It's time to keep an eye on your manager: The typical fraudster is male, 36-45 years old and in a senior management position, according to auditor firm KPMG.
KMPG Forensic associate director, Stan Gallo, outlined the findings of KPMG's 2010 fraud survey to the audience at an Attachmate briefing in Sydney.
In Australia and New Zealand, the typical fraudster is male, in a non-management position, has been an employee for five years and has been in their current role for three years, has no history of fraud, is about 38 years of age and is earning about $113,000 per year. Greed has outstripped gambling as the core reason for committing fraud, with fraudsters stealing on average $229,000 in 2010.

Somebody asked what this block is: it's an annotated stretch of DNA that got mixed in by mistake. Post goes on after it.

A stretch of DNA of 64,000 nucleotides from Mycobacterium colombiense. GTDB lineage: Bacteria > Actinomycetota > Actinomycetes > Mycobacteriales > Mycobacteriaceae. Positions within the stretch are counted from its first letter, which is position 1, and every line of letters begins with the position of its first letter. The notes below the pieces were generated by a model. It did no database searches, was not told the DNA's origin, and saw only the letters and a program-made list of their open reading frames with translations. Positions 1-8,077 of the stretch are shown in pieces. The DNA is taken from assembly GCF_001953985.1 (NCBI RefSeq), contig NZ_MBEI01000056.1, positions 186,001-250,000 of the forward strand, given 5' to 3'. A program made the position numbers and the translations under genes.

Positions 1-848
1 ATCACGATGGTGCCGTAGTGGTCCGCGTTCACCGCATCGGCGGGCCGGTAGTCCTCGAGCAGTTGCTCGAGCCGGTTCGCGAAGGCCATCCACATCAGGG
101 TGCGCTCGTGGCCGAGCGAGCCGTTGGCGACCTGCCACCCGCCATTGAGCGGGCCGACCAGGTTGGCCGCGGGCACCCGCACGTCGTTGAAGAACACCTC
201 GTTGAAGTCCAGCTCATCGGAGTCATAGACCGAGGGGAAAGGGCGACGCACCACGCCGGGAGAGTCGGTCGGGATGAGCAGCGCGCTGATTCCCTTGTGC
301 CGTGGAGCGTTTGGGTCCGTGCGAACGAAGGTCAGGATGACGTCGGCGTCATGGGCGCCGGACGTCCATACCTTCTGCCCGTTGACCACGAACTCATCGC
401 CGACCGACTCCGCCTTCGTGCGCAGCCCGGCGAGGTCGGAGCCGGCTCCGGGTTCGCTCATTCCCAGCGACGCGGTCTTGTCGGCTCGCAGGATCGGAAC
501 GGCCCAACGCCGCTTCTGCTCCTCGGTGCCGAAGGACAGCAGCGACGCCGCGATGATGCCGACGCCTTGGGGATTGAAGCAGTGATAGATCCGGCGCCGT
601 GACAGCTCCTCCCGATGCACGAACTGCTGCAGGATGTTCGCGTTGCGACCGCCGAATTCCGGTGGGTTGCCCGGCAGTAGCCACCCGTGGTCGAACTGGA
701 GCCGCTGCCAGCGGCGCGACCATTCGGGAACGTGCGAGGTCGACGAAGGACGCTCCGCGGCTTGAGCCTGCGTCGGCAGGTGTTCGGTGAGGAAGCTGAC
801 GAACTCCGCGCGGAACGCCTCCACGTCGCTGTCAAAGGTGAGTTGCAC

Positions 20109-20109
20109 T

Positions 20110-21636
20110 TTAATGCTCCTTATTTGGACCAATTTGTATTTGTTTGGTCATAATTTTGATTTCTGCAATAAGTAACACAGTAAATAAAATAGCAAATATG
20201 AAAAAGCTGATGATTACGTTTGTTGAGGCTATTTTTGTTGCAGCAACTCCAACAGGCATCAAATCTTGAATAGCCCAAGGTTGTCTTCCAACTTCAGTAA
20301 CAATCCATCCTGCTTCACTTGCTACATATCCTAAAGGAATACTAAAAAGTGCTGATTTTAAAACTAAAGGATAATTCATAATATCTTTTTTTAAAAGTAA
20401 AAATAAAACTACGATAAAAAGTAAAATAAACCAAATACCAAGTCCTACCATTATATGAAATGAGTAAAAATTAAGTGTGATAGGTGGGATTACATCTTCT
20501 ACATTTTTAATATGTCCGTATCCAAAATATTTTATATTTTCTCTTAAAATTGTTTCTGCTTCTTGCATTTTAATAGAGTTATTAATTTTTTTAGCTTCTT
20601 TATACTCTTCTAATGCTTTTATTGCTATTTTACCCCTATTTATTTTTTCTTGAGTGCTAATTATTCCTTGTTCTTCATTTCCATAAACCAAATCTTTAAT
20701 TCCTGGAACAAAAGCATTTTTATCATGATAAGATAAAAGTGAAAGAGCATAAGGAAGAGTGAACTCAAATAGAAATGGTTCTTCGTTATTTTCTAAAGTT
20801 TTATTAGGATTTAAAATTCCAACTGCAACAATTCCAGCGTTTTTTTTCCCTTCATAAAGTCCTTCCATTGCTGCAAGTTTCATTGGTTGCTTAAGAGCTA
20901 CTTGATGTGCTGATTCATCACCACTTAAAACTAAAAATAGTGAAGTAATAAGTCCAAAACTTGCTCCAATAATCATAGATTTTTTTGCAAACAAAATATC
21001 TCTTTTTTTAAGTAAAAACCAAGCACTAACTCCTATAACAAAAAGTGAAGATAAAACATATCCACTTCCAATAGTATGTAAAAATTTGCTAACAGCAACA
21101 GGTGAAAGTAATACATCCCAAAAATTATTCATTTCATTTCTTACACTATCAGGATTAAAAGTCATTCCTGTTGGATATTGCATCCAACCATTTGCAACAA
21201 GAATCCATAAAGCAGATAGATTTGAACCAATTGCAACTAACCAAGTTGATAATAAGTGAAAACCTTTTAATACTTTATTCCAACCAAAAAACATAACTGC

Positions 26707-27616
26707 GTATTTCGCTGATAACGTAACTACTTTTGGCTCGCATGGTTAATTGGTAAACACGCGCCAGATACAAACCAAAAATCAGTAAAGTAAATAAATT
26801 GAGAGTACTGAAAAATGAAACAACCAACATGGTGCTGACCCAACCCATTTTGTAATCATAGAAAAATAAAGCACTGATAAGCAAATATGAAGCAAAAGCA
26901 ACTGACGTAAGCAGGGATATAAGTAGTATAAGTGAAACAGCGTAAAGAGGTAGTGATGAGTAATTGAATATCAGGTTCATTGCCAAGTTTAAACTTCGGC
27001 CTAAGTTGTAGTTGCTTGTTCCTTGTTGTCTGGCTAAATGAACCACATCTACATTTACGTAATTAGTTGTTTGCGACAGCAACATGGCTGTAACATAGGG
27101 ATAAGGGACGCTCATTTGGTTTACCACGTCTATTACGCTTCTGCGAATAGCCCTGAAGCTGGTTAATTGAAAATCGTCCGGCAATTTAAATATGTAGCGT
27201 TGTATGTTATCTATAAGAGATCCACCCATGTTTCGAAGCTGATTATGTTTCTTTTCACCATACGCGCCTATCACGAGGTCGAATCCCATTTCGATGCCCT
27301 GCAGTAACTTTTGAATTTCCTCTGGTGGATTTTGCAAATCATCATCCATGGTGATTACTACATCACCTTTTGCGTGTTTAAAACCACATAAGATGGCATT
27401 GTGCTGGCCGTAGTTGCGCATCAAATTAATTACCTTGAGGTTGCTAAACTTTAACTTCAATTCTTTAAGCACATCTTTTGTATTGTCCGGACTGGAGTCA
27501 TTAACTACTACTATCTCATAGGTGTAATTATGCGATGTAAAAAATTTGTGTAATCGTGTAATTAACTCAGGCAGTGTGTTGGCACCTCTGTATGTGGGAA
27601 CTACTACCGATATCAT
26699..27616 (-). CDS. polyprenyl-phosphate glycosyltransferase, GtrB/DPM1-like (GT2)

A survey by auditor firm KPMG has pegged the value of fraud in Australia at $345 million last year: An average of $3,000,000 per incident of fraud up from $1,530,000 in 2008.
However, the impact of fraud on a business, Gallo said, is not merely financial. There are many indirect impacts — such as the need to reset all system passwords or a team breaking up and staff leaving the company due to the breakdown in trust between workmates.
The presentation was based on a global survey conducted bi-annually by KPMG with some 248 respondents across 64 countries. The survey found that of the 180,000 cases of fraud it examined, 65 per cent involved employees. These incidents represented 98 per cent of the value of the total cases.
Thirty per cent of fraud cases were ignored or missed, with fraud being typically detected by internal processes 12 months after it has been committed.